Ana Domingos photographed by Dominik Osvald

A collaborative research team from the Universities of Oxford and Cambridge co-led by LMH's Fellow and Tutor in Medicine Ana Domingos have developed a new weight-loss amphetamine that could potentially avoid the harmful side effects of traditional treatments.

Historically, amphetamine-like drugs such as FDA-approved phentermine have been some of the most popular anti-obesity drugs that have ever been prescribed. They work in the brain by suppressing appetite but, besides being addictive, can also have dangerous side effects such as increased heart rate, hypertension and hyperthermia.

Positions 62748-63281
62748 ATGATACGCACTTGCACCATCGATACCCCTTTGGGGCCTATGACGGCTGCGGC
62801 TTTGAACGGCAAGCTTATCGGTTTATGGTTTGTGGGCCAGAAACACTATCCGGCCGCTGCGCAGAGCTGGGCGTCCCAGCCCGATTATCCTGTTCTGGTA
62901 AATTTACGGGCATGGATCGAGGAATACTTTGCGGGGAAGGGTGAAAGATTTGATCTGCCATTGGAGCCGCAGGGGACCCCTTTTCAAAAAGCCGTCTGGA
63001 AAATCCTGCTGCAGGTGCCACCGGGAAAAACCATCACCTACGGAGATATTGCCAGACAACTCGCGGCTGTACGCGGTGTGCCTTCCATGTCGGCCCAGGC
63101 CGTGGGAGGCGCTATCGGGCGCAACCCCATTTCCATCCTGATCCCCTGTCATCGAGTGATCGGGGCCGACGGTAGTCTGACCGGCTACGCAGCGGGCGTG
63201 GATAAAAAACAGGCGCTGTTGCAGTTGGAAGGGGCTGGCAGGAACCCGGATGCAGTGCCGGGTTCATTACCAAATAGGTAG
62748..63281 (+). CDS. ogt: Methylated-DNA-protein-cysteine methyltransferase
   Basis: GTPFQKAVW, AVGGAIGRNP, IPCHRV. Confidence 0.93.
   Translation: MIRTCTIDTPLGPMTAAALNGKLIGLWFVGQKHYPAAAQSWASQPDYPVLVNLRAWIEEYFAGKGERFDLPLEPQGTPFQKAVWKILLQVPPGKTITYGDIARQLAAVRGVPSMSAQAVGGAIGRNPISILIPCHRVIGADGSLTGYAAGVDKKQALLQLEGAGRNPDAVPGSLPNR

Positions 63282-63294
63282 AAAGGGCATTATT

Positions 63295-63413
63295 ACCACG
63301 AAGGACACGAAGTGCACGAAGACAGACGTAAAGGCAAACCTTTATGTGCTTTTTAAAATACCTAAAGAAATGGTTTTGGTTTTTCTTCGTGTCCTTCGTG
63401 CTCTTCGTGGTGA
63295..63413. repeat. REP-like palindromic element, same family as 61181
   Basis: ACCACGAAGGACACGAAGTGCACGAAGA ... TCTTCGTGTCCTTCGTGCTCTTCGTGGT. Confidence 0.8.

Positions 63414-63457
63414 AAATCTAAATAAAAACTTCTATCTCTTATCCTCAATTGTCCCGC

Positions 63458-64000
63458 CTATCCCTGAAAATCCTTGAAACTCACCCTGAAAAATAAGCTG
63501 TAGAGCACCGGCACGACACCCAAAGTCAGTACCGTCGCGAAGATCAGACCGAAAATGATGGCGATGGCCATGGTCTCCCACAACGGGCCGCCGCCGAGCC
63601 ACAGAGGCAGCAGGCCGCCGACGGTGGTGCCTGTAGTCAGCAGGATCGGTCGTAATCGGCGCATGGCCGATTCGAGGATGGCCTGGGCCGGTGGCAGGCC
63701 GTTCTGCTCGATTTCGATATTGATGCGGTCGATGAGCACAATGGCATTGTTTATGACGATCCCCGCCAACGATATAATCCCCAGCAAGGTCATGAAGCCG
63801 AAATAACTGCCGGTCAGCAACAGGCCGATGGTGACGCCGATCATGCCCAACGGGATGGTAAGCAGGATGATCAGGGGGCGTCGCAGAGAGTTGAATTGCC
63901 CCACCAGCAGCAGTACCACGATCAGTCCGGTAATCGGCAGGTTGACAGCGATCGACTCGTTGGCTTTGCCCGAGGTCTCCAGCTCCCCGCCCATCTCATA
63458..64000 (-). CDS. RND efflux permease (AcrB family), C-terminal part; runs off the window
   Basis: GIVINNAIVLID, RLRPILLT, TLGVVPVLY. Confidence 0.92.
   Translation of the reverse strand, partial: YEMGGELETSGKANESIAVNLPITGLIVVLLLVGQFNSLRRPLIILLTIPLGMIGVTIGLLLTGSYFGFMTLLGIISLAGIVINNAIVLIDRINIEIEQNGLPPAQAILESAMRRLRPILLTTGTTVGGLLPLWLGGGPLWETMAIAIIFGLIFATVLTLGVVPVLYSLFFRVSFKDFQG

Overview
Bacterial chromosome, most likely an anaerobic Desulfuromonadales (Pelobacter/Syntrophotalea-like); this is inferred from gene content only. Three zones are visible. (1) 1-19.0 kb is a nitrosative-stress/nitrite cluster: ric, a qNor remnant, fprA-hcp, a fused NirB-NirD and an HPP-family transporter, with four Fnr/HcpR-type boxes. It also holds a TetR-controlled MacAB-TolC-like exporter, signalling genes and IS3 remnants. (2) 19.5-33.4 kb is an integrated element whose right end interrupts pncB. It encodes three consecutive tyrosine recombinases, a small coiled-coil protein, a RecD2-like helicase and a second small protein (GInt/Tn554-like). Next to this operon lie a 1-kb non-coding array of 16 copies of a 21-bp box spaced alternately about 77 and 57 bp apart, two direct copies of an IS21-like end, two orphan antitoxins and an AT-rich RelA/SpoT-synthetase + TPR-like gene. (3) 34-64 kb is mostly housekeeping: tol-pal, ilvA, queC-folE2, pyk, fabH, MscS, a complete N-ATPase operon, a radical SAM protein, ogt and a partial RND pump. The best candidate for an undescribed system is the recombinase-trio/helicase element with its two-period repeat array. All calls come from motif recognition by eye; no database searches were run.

The newly designed drug has several advantages over traditional amphetamine treatments for weight loss. Because it does not pass the blood-brain barrier, PEGyAMPH is not addictive and it also does not affect cardiovascular function, thus avoiding the worrying side effects that amphetamines can cause. 

Obesity is a major health issue across the world and is implicated in many serious health conditions such as diabetes, heart disease and cancer. Although PEGyAMPH is only validated pre-clinically, this new weight-loss drug brings hope for a safer and more cost-effective treatment than those currently available.

Read more at the University of Oxford's Department of Physiology, Anatomy and Genetics website and through this press release.